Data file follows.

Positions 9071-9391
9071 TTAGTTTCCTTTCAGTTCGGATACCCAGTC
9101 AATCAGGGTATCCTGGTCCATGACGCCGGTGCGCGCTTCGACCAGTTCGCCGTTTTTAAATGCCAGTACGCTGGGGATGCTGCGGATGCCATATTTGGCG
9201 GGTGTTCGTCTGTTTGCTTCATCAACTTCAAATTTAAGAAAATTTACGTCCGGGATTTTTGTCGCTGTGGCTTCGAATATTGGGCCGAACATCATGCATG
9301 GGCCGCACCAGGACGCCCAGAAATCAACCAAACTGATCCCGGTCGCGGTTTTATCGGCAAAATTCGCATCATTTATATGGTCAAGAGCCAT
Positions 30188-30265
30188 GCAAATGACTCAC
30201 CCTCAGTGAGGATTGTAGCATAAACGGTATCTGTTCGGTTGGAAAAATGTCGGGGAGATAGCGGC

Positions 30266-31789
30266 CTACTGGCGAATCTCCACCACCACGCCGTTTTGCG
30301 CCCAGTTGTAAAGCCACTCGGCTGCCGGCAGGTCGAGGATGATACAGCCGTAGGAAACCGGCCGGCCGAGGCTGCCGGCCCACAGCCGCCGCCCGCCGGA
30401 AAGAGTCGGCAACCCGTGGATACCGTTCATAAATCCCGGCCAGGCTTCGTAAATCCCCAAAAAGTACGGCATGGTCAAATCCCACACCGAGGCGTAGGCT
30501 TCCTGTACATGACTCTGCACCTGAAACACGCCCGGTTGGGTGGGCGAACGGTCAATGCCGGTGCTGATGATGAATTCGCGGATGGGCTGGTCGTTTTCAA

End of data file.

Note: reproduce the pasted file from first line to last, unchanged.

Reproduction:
Positions 9071-9391
9071 TTAGTTTCCTTTCAGTTCGGATACCCAGTC
9101 AATCAGGGTATCCTGGTCCATGACGCCGGTGCGCGCTTCGACCAGTTCGCCGTTTTTAAATGCCAGTACGCTGGGGATGCTGCGGATGCCATATTTGGCG
9201 GGTGTTCGTCTGTTTGCTTCATCAACTTCAAATTTAAGAAAATTTACGTCCGGGATTTTTGTCGCTGTGGCTTCGAATATTGGGCCGAACATCATGCATG
9301 GGCCGCACCAGGACGCCCAGAAATCAACCAAACTGATCCCGGTCGCGGTTTTATCGGCAAAATTCGCATCATTTATATGGTCAAGAGCCAT
Positions 30188-30265
30188 GCAAATGACTCAC
30201 CCTCAGTGAGGATTGTAGCATAAACGGTATCTGTTCGGTTGGAAAAATGTCGGGGAGATAGCGGC

Positions 30266-31789
30266 CTACTGGCGAATCTCCACCACCACGCCGTTTTGCG
30301 CCCAGTTGTAAAGCCACTCGGCTGCCGGCAGGTCGAGGATGATACAGCCGTAGGAAACCGGCCGGCCGAGGCTGCCGGCCCACAGCCGCCGCCCGCCGGA
30401 AAGAGTCGGCAACCCGTGGATACCGTTCATAAATCCCGGCCAGGCTTCGTAAATCCCCAAAAAGTACGGCATGGTCAAATCCCACACCGAGGCGTAGGCT
30501 TCCTGTACATGACTCTGCACCTGAAACACGCCCGGTTGGGTGGGCGAACGGTCAATGCCGGTGCTGATGATGAATTCGCGGATGGGCTGGTCGTTTTCAA